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Hindo v. University Of Health Sciences

September 6, 1995

WALID A. HINDO, PLAINTIFF-APPELLANT,

v.

UNIVERSITY OF HEALTH SCIENCES/THE CHICAGO MEDICAL SCHOOL, DEFENDANT-APPELLEE.



Appeal from the United States District Court for the Northern District of Illinois, Eastern Division. No. 91 C 1432--John F. Grady, Judge.

Before BAUER, MANION, and KANNE, Circuit Judges.

BAUER, Circuit Judge.

ARGUED MAY 12, 1995

DECIDED SEPTEMBER 6, 1995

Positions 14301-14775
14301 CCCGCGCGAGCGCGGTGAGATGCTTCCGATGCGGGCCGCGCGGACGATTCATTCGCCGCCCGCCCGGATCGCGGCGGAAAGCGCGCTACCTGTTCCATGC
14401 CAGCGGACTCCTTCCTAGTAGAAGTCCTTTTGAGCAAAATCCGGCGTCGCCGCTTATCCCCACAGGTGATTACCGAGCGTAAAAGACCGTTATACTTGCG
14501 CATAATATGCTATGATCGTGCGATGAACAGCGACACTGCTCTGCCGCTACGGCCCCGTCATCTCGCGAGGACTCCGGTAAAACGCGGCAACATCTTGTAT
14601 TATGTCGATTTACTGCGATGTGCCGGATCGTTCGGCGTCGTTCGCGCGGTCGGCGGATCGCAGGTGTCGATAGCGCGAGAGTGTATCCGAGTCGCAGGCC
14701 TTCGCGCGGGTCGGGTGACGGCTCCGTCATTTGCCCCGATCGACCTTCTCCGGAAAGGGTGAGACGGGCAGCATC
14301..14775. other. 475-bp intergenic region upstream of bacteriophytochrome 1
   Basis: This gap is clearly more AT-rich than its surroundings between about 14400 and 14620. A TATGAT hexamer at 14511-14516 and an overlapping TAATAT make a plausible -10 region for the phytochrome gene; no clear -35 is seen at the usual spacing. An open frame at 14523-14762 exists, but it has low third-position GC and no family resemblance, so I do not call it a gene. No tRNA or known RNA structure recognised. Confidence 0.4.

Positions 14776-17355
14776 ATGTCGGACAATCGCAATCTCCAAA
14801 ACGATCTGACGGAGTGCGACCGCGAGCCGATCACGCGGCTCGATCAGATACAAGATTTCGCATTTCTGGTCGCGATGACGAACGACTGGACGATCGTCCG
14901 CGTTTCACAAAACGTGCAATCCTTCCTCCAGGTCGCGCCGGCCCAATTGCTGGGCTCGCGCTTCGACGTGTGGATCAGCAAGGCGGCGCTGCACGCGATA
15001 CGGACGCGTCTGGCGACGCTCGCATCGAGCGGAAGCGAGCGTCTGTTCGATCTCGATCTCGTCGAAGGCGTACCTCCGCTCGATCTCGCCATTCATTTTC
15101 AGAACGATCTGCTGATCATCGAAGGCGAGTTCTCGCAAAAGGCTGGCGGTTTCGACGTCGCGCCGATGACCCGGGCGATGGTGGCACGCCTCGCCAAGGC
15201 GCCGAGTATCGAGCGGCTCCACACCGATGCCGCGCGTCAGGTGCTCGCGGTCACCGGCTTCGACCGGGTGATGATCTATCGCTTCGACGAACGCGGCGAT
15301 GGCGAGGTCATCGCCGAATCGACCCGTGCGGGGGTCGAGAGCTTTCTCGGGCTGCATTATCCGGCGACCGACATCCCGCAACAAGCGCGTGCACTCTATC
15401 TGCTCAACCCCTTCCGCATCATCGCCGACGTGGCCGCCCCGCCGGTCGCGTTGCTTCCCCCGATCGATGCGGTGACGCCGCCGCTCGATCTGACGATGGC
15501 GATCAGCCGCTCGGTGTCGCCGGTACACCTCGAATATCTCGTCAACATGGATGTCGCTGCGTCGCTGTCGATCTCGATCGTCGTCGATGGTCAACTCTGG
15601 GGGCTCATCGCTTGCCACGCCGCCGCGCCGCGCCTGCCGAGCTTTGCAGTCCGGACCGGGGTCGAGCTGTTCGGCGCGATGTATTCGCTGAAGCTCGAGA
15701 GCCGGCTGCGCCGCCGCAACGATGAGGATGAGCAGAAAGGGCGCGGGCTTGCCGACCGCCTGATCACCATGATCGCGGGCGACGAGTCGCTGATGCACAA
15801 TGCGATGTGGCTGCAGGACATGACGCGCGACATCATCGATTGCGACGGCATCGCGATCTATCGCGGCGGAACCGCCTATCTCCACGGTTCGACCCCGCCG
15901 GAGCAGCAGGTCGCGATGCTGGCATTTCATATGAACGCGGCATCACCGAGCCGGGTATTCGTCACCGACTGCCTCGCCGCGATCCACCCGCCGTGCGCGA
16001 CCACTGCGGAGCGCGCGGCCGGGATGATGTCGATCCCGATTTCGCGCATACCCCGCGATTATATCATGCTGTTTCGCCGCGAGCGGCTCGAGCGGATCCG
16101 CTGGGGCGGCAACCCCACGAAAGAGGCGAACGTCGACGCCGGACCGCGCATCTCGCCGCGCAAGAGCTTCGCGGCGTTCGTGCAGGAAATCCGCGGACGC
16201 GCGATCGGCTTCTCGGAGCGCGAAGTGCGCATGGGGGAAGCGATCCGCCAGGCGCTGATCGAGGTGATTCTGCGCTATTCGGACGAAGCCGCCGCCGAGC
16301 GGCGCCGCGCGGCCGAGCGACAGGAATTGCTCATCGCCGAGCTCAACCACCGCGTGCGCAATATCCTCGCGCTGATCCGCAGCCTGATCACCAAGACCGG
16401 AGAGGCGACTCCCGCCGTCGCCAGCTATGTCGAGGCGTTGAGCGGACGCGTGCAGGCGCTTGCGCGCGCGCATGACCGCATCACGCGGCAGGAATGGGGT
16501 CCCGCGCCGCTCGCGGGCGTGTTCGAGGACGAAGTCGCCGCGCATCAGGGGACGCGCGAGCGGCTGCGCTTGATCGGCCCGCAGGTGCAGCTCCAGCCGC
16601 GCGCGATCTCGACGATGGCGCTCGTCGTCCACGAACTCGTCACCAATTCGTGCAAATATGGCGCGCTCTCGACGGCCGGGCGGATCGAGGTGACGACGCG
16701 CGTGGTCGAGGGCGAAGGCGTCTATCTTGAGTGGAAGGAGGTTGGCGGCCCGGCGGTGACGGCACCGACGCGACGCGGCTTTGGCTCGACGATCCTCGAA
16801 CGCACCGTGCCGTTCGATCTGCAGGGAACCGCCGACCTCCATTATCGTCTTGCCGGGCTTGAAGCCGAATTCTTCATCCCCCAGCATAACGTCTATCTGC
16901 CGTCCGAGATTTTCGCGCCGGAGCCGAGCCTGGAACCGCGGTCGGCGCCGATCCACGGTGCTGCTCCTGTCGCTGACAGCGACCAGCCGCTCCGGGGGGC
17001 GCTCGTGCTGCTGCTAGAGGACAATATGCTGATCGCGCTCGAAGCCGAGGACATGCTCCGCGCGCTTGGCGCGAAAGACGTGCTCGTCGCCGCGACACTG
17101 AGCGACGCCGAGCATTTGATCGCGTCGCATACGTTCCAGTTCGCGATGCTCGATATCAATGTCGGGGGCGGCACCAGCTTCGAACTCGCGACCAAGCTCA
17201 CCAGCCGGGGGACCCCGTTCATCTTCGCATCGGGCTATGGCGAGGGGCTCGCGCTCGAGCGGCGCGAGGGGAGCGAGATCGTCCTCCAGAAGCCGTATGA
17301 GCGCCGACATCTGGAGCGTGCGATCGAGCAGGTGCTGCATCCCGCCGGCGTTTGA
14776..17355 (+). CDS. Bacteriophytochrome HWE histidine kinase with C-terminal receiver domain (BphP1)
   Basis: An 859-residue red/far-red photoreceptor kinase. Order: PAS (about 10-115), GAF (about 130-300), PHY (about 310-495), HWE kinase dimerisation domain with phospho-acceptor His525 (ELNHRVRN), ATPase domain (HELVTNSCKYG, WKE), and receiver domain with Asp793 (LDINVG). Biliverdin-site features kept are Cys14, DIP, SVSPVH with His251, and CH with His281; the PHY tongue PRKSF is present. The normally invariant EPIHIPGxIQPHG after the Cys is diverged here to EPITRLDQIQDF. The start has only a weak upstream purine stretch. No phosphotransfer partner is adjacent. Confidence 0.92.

Walid Hindo, a current radiologist and former Chairman of the Department of Radiology for the University of Health Sciences/The Chicago Medical School ("University"), brought this action against the University under the qui tam provisions of the False Claims Act, 31 U.S.C. sec. 3729 et seq. Hindo claimed that the University defrauded the government when it sought from the North Chicago Veterans Administration Medical Center reimbursement for the salaries and benefits paid by the University to radiology residents who worked at the Medical Center during the 1989-90 academic year, but for whom funding had not been approved by the Veterans Administration. As required under the Act, 31 U.S.C. sec. 3730(b)(2), Hindo filed his complaint in camera under seal and served a copy of it upon the United States government, which had sixty days to "elect to intervene and proceed" with the action. Id. The government ultimately notified the district court pursuant to 31 U.S.C. sec. 3730(4)(B) that it declined to take over the action. That gave Hindo the right to "conduct the action." 31 U.S.C. secs. 3730(4)(B), (c)(3). Hindo's complaint was then unsealed and served upon the University in November 1992.